Heart of the Cult (Part I)

It is of interest to question the origin of “hate groups” or malicious organizations. This includes Nazism, fundamentalist religious groups, terrorists, gangs, college fraternities, Satanic and black magick groups, cults and so forth. Under what pretext do they exist? Power in numbers and fear. Of course, the fear originates not necessarily from the things they claim to hate; it is rather a fear of the powerlessness or insignificance of the self.

Outside of society’s norms and laws, the basic tenet of existence is: might makes right. For even the laws which seem to protect the weaker individual interests, are still just the power schemata imposed overhead by a dominant group. Of course, the maintenance of power and the seizure of power are very different modes of operation. Good historical examples include the Yuan Dynasty of ancient China. The Mongols were exceptionally skilled at melee combat, but were absolutely terrible at ruling a (foreign) country.

Unfortunately, the quest for power — particularly worldly power — is a futile quest. No matter how tough one can become, one is powerless against a gun. No matter how good one is with a firearm, one is powerless against a militia. No matter how well-trained a militia, it is powerless against a better-funded and organized army. No matter how powerful an army, it is powerless against a country it depends upon for resources, trade and sustenance. Eventually, obsessive power is balanced by the intervention of nature itself.

Basically, hate groups offer a promise of protection to its members. Members often join because they themselves have been the victims of abuse, or violent or hateful crimes. Since the group enforces local violence, it seems less likely that one will be the target of violence. This has a romantic notion too — a sense of power or pride in one’s community, that one is feared for one’s associations. On the other hand, if one does not join their ranks and their “protection” one is prey to their crosshairs.

This dynamic is something of an absurd irony — out fear of being prey, one supports the very ideas which prey upon others. This seems to pervade communities the world over — if you can’t beat ’em, join ’em. This is a manifestation of the heart of every cult (and isn’t everything a cult ultimately?), in which the individual becomes reshaped in the image of the cult. Another way of defining this is saying the individual becomes “possessed” by the gods or ideals of the cult. It works a bit like enculturation, but even further ingrained in the individual spirit.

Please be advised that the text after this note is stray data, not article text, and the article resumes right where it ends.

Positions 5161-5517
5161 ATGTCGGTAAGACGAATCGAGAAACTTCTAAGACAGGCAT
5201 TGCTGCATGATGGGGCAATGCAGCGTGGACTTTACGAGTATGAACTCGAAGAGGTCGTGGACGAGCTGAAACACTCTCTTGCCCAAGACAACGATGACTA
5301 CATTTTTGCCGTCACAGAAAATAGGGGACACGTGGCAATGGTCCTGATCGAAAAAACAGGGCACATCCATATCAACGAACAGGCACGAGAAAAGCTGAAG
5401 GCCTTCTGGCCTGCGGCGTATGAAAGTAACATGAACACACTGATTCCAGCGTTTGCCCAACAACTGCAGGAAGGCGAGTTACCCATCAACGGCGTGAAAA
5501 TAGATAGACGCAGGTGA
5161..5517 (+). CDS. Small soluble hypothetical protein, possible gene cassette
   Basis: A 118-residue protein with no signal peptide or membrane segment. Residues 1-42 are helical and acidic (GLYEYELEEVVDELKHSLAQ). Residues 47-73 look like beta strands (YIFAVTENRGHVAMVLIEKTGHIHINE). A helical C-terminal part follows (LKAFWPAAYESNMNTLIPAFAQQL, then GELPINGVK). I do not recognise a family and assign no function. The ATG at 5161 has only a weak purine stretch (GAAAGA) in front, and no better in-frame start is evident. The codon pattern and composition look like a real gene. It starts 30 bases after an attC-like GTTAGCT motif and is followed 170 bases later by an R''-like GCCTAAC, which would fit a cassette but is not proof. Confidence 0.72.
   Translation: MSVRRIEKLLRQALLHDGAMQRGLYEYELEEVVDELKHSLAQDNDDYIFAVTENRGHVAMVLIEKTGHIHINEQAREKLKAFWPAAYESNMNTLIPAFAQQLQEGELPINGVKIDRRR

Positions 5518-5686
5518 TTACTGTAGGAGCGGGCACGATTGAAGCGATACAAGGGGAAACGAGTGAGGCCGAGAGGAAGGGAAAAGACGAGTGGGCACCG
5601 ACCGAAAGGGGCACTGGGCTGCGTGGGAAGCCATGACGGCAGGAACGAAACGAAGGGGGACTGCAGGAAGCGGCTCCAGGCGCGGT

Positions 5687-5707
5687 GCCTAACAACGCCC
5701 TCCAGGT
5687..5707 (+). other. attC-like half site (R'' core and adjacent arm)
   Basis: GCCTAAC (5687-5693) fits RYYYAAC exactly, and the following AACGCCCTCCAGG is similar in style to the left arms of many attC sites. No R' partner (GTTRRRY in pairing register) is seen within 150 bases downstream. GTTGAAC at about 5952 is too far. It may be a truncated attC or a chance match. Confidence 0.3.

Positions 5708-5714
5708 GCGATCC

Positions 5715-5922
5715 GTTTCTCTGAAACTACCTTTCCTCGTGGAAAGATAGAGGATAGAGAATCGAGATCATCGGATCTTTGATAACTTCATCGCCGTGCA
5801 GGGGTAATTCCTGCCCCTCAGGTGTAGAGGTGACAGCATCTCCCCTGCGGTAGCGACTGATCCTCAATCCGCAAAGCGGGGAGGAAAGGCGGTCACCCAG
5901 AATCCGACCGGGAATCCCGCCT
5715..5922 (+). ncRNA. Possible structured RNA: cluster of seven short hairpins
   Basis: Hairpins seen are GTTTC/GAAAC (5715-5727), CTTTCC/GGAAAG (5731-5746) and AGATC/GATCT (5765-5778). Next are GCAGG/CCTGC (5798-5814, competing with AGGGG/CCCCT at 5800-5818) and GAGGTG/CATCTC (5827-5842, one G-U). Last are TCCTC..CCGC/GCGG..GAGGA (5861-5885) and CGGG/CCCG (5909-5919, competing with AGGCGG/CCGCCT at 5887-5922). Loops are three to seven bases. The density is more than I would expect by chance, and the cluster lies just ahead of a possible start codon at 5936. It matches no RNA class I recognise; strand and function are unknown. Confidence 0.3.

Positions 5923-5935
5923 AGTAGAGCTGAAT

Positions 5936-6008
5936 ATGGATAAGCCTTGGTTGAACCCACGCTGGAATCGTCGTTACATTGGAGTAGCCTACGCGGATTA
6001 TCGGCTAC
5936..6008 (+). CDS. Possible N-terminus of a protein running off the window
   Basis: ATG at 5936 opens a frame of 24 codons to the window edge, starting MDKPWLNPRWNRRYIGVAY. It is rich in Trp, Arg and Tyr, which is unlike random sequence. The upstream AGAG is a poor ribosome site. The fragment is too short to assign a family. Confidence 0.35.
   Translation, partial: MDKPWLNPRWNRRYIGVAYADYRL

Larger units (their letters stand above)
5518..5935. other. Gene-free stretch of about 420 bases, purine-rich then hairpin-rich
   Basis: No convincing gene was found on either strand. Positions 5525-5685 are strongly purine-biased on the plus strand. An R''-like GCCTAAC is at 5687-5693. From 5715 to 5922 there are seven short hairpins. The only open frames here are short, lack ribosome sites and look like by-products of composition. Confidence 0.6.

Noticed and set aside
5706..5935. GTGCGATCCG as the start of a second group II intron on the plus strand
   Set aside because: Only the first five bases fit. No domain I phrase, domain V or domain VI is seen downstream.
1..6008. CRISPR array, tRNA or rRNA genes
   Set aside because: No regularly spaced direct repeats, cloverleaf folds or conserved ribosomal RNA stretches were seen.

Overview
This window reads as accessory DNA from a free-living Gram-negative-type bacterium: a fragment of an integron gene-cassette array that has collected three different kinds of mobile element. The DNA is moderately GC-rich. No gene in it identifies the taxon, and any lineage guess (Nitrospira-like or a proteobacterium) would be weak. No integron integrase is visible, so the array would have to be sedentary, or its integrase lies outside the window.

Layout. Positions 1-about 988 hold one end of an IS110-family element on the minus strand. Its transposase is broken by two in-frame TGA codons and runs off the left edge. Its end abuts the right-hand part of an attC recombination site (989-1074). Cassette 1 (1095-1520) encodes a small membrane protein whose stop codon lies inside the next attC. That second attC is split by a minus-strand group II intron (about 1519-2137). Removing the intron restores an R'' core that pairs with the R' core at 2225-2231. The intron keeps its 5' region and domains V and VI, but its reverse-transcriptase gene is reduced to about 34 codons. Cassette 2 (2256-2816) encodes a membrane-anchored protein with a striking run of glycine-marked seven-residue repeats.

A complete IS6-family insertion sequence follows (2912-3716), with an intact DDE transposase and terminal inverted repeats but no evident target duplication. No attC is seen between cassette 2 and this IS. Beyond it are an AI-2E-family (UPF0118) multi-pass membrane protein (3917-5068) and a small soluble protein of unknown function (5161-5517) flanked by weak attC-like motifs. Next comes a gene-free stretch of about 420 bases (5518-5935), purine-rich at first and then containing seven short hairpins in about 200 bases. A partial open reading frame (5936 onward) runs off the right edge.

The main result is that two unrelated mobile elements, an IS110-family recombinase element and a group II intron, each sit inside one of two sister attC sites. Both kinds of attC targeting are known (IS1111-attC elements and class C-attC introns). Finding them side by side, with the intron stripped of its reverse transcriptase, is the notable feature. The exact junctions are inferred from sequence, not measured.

Incidentally, cults and hate groups draw people in at their weakest. For some people this is in their youth and adolescence. While reading through The Encyclopedia of Witches and Witchcraft last month, I was struck by how many sorcerors and witches were initiated into their practices as children, by old men or women. Preying upon a child is a serious crime because a child is so easily manipulated and reshaped. The abuse enacted upon a child becomes the earliest tools used to relate to the world at large. As mentioned before in regards to gangs, victims of abuse or initiation often continue the cycle by in turn committing the same acts upon another.

This is similar to the way cults and hate groups coerce new members while they are in periods of self-doubt or serious emotional distress. People in the wake of tragedy, new emotions, loneliness or in need of guidance often are desperate for someone to rely upon.

I would say that the openly angry youth culture of the present comes largely from an extreme fear, an extreme insecurity and defensiveness against a world that is becoming ever more competitive and yet simultaneously devoid of imagination. Anger brings a very romantic association with it and is a very persuasive quality for those unprepared to fend it off. Anger desires submission to its whims, and like all romances, is very persuasive with its agenda. If one is afraid of possessing inferior strength, intelligence, wealth or power, then hate can seem like a viable means of warding off predators. Unfortunately it also makes one blind and forgetful, much like lust or greed.

Where does hate come from? The Christian world designates evil as some kind of in-born malice, but many people today recognize that negative actions can come from negative home, school and social environments. Environment as a root factor doesn’t explain everything, but it proves a point: a person’s character cannot be the result of any one single cause.

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2 Responses to “Heart of the Cult (Part I)”

  1. Have you ever read anything by Eric Hoffer? He wrote a lot of things along this these lines. He’s the one who coined the term “true believer”. Interesting stuff.

  2. No, I hadn’t actually, but a quick google search reveals him to be a pretty interesting character. Thanks for the heads up, I will be checking his stuff out…

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